Believe it or not, but every professional yogi you admire has started from scratch. When we first get started with a new job, hobby or sport, it can often feel impossible to reach a certain level. Whilst it takes a lot of dedication and effort, everyone can become a yogi. But more importantly, yoga is about improving your physical and mental wellbeing. So we shouldn’t be comparing ourselves to others, it’s time to track our own progress. If you’re new to yoga - first of all, welcome! - then you may be wondering what essentials you need as a beginner. A yoga mat is essential (obviously!) , but how many yoga blocks or wheels do you need when you’re first getting started?
What Is A Yoga Block And What Can It Be Used For?
Let’s start off by answering the most obvious (and frequently asked) questions: what is a yoga block? Or maybe more specifically: what can a yoga block be used for?
It’s already in the name, but a yoga block is essentially a hard block that can be used to gain more flexibility or make some yoga poses more accessible. A yoga block can be used in so many various ways, they can both be used by beginners and professional yogis. Considering you’re just starting out, we would recommend using the yoga block to practice stretches you’re still struggling with. Are you struggling to keep your legs straight with the Forward Fold or can you not reach the ground yet? No worries! By adding a yoga block on the floor, you’ll be able to stabilise your yoga pose without straining your hamstring. It would be a shame to start off your yoga journey with an injury.
How Many Yoga Blocks Do I Need?
The reason you have probably clicked on this blog post, is because you want to know how many yoga blocks you need as a beginner yogi. Don’t worry, we’re not here to sell more yoga blocks than you actually need.
We’d say that, if you’ve just started practicing yoga, having two yoga blocks will be sufficient. These will keep you balanced when practicing your new poses and will gradually improve your flexibility, mobility and balance. After a while, you’ll probably only need one block to stay stable and eventually you can perform poses on your own.
Does That Mean Yoga Blocks Cannot Be Used By Advanced Yogis?
Wait! Don’t throw out those yoga blocks just yet. If you’ve passed the beginner phase and you’re slowly becoming more comfortable and confident with difficult yoga poses, there are still a lot of ways in which the yoga blocks can be used. What about deepening your stretches? Place yourself in a Child’s Pose, but place your hands on top of the yoga block which is on the ground. This allows you to get a deeper stretch into your shoulders and chest area.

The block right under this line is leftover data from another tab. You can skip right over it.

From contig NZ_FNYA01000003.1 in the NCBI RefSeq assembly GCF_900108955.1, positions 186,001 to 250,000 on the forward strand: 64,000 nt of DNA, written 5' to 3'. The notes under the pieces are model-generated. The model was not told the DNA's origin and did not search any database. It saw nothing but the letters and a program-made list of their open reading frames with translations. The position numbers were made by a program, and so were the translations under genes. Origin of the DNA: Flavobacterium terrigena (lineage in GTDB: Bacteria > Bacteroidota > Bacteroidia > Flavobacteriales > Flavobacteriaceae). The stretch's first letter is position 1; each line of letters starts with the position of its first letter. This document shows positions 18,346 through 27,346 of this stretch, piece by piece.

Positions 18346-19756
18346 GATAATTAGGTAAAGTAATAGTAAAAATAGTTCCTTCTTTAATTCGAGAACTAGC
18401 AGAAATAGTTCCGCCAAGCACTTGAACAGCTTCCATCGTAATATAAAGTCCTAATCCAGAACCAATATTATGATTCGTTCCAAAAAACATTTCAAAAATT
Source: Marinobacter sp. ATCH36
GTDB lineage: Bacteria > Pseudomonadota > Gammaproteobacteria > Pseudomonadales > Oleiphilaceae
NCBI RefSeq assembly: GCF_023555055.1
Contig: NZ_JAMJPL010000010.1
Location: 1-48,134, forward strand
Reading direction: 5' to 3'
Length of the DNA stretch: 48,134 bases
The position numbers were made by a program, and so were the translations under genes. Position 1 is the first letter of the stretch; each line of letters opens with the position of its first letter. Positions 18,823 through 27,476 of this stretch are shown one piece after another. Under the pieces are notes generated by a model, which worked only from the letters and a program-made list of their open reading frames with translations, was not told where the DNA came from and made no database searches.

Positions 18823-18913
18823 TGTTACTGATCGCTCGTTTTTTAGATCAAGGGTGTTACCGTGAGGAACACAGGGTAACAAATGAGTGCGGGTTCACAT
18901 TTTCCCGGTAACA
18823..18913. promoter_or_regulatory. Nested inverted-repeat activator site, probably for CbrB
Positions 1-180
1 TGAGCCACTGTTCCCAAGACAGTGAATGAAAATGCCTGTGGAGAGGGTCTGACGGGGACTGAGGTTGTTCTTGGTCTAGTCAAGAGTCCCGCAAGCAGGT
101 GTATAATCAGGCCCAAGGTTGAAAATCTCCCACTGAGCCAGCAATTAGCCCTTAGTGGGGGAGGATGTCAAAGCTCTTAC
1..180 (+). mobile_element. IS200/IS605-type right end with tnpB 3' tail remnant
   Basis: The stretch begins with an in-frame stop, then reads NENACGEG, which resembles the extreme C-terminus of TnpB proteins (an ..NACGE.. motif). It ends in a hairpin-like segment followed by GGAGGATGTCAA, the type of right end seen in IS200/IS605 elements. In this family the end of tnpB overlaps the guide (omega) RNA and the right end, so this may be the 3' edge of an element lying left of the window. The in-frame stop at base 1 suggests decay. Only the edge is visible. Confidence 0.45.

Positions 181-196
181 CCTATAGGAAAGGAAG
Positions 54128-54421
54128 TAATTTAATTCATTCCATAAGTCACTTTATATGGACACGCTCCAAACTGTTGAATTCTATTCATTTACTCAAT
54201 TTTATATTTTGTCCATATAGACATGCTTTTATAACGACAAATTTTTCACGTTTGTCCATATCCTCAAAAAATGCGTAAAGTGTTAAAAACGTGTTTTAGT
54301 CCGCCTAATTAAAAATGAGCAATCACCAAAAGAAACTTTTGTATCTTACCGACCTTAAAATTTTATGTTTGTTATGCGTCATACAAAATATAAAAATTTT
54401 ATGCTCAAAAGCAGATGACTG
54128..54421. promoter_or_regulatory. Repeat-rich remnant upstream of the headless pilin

Our 3 Favourite Beginner Yoga Block Poses
1. Standing Forward Fold
We have quickly touched on this pose already but the Standing Forward Fold is one of the best beginner yoga poses and you will notice that with this pose, your yoga block will come in really handy! If you’re not very flexible yet and are struggling to keep your legs straight while touching the floor with your hands, you can place a yoga block on the floor. Reach down and place your hands on top of the yoga block. You’ll still get a good stretch, without hurting yourself.
Are you an advanced yogi? Try standing on top of the yoga block for this pose. It will deepen your stretch!
2. Downward Facing Dog
Another pose that is extremely popular and perfect for those who are starting out. To perform this pose, you start from the Standing Forward Fold position and from there, you slowly move your hands further away from your feet. Make sure you end up in a triangular position with your hips upwards. If this is too difficult at first, you can place a yoga block either below your hands or feet to make it easier for beginner yogis.
3. Crescent Lunge
Our third favourite beginner yoga pose is Crescent Lunge, which focuses on your hip flexors and helps to relieve tension in that area as well as improving flexibility. This pose can be difficult for beginners as it requires stability. If you need an extra hand with balance, you can use two yoga blocks - one on either side - to remain stable.